Keywords in the text
Keywords are crucial. They are the mechanisms by which search engines connect what users are looking for to the content that is ranked for those searches. It serves as a link between the searcher’s purpose and the information displayed on the page. You should include the keywords you want to rank for in the first 100 words of your content.
Make sure your primary and secondary keywords are prominently displayed in your body copy. Don’t, however, fall into the trap of sacrificing the quality of your writing in order to contain your keywords. Furthermore, if you’re having trouble fitting your keywords onto the page, you’re probably using the wrong keywords for the copy. As I’ll explain in my next point, Google considers the page’s overall significance. Including keywords that aren’t relevant isn’t going to help you much.
Check read my article on how search engines use keywords if you want to learn more about keywords.
Google considers keywords not only in terms of where they occur, but also in terms of how they relate to one another. It used to be that the number of times a keyword was repeated mattered. This resulted in subpar material and, as a result, a terrible reader experience. Google has since moved away from this and has become a little more intelligent. Instead than counting the number of times a word is repeated, it now breaks into the content and examines the link between the words that are used. As a result, it considers how those words fit within the overall body of the page’s contents. More at http://www.contentbaer-rocks.contentbaer-seo.com/
By staying on subject and focusing on a single topic every page, you should be able to automatically develop content that has a strong association between the keywords. This tells Google exactly what the page is about and, as a result, what it should rank for.
Length of content
In an ideal world, each page would include at least 500 words of focused content, but this isn’t always realistic, especially when there are design or CRO constraints. Ranking in the search engines is simply one of the factors to consider while creating a single page that serves several objectives. Consider the page’s goal and how vital it is for it to rank for non-brand phrases or long tail searches.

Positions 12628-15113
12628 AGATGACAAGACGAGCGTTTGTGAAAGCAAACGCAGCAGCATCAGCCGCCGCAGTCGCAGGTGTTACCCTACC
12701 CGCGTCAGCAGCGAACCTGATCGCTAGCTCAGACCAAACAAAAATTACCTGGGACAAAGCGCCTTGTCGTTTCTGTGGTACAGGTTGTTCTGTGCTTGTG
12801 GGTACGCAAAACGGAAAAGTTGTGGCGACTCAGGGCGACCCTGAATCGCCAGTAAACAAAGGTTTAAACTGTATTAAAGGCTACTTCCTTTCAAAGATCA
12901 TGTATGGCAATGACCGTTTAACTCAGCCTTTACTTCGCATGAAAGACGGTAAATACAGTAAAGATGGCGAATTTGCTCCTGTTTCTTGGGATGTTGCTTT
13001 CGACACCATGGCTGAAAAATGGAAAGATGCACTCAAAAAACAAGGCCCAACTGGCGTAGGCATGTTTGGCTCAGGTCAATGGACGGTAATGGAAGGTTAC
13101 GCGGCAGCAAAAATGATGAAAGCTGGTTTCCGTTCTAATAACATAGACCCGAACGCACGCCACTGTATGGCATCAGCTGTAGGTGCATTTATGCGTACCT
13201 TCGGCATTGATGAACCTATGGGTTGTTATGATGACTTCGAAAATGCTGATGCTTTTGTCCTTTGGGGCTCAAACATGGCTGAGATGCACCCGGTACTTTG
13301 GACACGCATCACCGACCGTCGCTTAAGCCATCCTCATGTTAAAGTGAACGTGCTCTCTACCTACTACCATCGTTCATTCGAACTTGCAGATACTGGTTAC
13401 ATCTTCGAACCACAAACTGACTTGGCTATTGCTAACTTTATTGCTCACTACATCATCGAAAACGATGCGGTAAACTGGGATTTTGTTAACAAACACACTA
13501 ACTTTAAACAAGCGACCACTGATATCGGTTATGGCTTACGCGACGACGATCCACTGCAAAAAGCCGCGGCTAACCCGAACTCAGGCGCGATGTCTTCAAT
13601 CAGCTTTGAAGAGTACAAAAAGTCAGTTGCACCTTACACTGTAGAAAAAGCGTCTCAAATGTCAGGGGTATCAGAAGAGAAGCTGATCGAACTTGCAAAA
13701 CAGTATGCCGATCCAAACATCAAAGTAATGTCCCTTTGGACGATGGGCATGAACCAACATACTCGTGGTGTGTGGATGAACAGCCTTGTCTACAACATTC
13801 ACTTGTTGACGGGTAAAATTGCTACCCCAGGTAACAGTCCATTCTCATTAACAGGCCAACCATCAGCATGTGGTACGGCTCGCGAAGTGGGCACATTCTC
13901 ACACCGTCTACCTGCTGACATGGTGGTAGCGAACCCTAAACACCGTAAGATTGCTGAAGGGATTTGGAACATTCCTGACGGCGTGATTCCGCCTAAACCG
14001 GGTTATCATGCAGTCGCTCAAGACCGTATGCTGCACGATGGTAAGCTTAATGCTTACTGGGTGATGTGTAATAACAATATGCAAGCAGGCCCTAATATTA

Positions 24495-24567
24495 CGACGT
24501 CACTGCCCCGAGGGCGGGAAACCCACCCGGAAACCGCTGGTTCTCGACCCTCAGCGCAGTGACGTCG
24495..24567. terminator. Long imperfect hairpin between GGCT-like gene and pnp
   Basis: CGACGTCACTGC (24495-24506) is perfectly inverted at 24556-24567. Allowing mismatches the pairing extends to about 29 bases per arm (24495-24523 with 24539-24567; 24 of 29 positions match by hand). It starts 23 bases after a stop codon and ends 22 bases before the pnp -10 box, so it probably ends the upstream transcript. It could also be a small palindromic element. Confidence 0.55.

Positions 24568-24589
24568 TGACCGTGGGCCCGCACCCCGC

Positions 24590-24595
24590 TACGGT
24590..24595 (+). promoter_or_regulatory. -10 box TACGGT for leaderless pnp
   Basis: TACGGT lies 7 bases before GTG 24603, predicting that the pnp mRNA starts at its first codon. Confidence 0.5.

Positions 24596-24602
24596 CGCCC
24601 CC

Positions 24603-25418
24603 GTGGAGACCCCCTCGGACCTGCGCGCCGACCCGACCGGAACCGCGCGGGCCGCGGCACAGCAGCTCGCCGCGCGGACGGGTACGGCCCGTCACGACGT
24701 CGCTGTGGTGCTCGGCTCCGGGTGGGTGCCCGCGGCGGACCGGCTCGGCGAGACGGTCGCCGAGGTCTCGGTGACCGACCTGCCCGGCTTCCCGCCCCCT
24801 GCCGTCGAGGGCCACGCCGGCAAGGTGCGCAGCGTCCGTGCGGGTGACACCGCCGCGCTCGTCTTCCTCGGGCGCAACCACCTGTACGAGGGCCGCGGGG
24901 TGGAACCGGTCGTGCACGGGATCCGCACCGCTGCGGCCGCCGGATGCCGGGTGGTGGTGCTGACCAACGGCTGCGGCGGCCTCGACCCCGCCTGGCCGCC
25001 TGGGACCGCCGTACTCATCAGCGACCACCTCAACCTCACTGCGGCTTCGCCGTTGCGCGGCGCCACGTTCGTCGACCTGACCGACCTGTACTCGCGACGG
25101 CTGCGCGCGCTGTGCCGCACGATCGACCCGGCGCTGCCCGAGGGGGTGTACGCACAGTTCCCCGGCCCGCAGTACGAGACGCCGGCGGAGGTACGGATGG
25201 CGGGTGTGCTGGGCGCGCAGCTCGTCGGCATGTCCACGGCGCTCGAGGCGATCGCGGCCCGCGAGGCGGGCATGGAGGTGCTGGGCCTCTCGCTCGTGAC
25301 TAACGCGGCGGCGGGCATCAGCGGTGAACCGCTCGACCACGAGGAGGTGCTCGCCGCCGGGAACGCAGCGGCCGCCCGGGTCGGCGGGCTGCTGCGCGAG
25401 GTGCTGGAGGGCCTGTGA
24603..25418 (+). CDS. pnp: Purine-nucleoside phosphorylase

The more crucial it is for the page to rank for a wider range of terms, the more emphasis you should put on the content. If you’re creating a homepage, this is definitely less crucial because you’re concentrating on your most important generic keywords. If it’s an informational page, such as this one, the content takes on a greater significance.
Image SEO optimization
I wouldn’t recommend going back and optimizing photos in previously created content. It does not provide sufficient benefit to do so. If you’re developing new content, though, you should adhere to best practices.
There are a few aspects in images that should be optimized effectively. The first is the name of the image file. Make this one-of-a-kind and descriptive. When going through my laptop or on a CMS to find an image to use for an article, I’ve found that getting into the practice of properly naming photographs has come in helpful.
Through the image title and alt tag, images also have a written description. These are two HTML elements that offer the image’s textual information. I usually just fill up an image’s alt tag and leave the title blank. The title tag is used to give the image a name, while the alt tag is used to describe the image. From an accessibility standpoint, the alt tag is equally crucial. The alt tag will be interpreted by screen readers to describe the image to the user.
Make sure the picture alt tag contains keywords that are relevant to the content on the page. Google also looks at the material surrounding an image to try to figure out what it’s for. You want to make sure that everything is connected and that it is all about the same thing.